Fewer families would qualify for private school vouchers under changes Republican lawmakers have made to Indiana Gov. Mitch Daniels' controversial proposal.
The voucher program would use taxpayer money to help parents send their children to private schools. The Republican-led House Education Committee amended the bill Tuesday to tighten income guidelines for the "school choice scholarships" and to specify that participating private schools must fall under state accountability rules.
So many people wanted to testify at the legislative hearing that committee chairman Rep. Robert Behning, R-Indianapolis, said after four hours that the panel would break for the day. He later announced that the committee would reconvene Wednesday morning to consider the bill, and lawmakers could vote on the proposal then.
Critics said vouchers drain money from public schools, which accept all students, and send it to private schools that can pick and choose who is admitted.
"It's only going to worsen the two-tiered system of public and non-public schools," said Dena Rae Hancock, a mother of seven from Indianapolis. "Separate but equal is inherently unequal."
Advocates said vouchers would give low- and middle-income families the same education options as wealthier families, who can choose to move to a school district they like or pay private school tuition.
"This is about choices," said state Superintendent of Public Instruction Tony Bennett, who attended Catholic schools while growing up and decided to send his own children to public schools. "I believe parents should be able to choose either side."
Rep. Shelli VanDenburgh, D-Crown Point, told Bennett that by supporting the voucher proposal, he was essentially saying that public schools cannot be fixed and that kids need another option.
"You're saying that you cannot turn schools around," she said. "It's sending a negative message about the job you're doing."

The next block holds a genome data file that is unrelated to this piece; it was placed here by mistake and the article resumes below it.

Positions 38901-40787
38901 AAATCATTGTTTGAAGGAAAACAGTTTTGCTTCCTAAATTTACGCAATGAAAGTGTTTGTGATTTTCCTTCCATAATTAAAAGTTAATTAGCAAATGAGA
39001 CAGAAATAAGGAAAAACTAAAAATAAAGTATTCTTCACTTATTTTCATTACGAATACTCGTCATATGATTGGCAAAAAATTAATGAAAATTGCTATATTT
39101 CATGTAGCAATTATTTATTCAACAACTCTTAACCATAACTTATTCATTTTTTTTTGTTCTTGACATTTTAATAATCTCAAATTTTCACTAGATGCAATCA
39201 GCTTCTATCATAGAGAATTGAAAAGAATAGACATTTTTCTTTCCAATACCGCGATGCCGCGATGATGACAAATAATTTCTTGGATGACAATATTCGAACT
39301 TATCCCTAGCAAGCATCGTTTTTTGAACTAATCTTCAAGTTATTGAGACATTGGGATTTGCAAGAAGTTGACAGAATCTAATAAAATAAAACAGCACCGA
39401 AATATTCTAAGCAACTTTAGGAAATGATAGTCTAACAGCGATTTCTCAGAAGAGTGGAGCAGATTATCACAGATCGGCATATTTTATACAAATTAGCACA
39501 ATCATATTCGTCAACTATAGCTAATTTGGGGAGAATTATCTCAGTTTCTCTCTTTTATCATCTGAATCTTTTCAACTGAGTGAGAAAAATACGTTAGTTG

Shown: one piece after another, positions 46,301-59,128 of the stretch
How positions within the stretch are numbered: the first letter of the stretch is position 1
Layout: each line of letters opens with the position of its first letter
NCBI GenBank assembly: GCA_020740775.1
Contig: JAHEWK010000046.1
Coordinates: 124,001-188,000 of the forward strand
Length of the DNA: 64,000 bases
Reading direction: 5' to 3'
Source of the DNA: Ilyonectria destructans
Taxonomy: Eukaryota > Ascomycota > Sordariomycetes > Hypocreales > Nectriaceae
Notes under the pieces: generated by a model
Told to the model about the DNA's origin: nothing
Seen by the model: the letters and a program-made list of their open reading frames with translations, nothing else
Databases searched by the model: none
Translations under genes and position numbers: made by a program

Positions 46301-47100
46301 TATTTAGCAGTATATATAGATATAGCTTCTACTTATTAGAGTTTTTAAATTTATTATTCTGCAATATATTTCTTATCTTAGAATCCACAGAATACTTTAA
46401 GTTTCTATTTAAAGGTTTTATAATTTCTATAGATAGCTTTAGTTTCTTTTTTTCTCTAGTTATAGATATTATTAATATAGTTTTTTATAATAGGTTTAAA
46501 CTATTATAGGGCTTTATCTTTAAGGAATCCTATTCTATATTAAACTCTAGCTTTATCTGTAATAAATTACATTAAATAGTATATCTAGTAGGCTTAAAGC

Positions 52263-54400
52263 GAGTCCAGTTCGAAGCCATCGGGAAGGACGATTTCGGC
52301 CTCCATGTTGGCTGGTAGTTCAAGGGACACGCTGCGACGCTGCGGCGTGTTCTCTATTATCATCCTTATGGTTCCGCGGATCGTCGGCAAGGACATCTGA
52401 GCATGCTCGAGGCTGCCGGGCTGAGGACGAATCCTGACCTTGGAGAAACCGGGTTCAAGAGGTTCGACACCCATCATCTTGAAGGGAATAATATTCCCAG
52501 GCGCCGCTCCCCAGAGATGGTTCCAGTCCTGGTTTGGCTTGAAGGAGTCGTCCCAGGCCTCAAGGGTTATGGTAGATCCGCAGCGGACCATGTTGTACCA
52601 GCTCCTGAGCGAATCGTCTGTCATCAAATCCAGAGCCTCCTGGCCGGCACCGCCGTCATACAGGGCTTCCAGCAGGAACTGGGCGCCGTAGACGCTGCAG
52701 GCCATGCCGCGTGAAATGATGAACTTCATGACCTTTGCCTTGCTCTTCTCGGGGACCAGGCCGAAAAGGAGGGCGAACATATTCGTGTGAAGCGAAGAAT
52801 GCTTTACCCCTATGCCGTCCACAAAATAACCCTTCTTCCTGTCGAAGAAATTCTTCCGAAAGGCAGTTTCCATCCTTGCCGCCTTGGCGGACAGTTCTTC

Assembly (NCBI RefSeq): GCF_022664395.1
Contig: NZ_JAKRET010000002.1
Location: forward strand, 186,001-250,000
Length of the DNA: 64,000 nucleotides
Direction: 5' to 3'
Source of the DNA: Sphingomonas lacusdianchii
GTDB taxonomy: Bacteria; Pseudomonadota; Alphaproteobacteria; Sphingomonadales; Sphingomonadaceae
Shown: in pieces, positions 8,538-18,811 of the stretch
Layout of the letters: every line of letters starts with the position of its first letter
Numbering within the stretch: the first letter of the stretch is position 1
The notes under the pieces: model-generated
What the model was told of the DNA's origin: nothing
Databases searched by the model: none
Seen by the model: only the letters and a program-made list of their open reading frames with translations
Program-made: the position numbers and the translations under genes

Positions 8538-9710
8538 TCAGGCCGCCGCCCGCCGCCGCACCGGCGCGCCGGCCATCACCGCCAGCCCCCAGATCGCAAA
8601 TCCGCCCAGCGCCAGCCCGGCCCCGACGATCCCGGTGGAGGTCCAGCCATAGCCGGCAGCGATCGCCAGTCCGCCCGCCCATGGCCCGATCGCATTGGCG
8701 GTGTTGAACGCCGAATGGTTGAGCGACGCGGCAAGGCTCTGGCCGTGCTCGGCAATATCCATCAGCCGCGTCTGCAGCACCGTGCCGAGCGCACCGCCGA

Bennett said low-income students simply deserve the same options other families have.
"This is not a condemnation of our public school system," Bennett said.
Helen Day, a nurse and mother of six from Indianapolis, said she wanted the option of sending her children to private schools. A scholarship from a not-for-profit group helped her send her older children to attend private school in Indianapolis, but now they are in college and she can no longer afford to send her younger children to private school.
"My family has seen the benefits that school choice has to offer," she said. "I am not happy with the education that my younger daughter is currently receiving."
VanDenburgh questioned whether the public school in Day's district is academically failing. Day's older children attended Cardinal Ritter High School, where 77 percent of students passed math and English statewide tests last year. Without the scholarship, she said, they would have attended Pike High School, where just 45 percent passed both exams.
"Educationally, they were better off," Day said. "It's a parent's choice."
VanDenburgh said private schools play by different rules than public schools. Public schools can't force parents to be involved with their students' education, for example.
"Their hands are tied," she said.
The bill as originally proposed included a sliding scale that would have given vouchers to wealthier families. A family of four earning more than $100,000 a year would have qualified for a scholarship under that plan.
But lawmakers said they wanted to focus on more low- and middle-income families. The revised bill limits scholarships to families earning no more than twice the income limits for the federal reduced lunch program, or about $81,000 a year for a family of four.
Under the amended proposal:
— Only children currently attending public schools would be eligible for vouchers.
— Families that qualify for the reduced lunch program — those earning about $40,000 for a family of four — would be eligible for vouchers worth up to 90 percent of the per-student funding their current public school district receives. That amount varies by district, but the statewide average is about $5,500. That means those families would get vouchers worth up to about $4,950.
— Families earning up to twice that amount would qualify for vouchers up to 50 percent of their district's per-pupil funding. Using the statewide average, those vouchers would be worth about $2,750.
— The maximum voucher amount for students in grade kindergarten through 8th grade would be $4,500.
— Private schools participating in the program would have to take statewide ISTEP exams as public schools do and would fall under state academic accountability laws.
— Because the scholarship amounts are only a percentage of public school per-student funding, the state could save money from the program. Any savings would be redistributed to public schools statewide.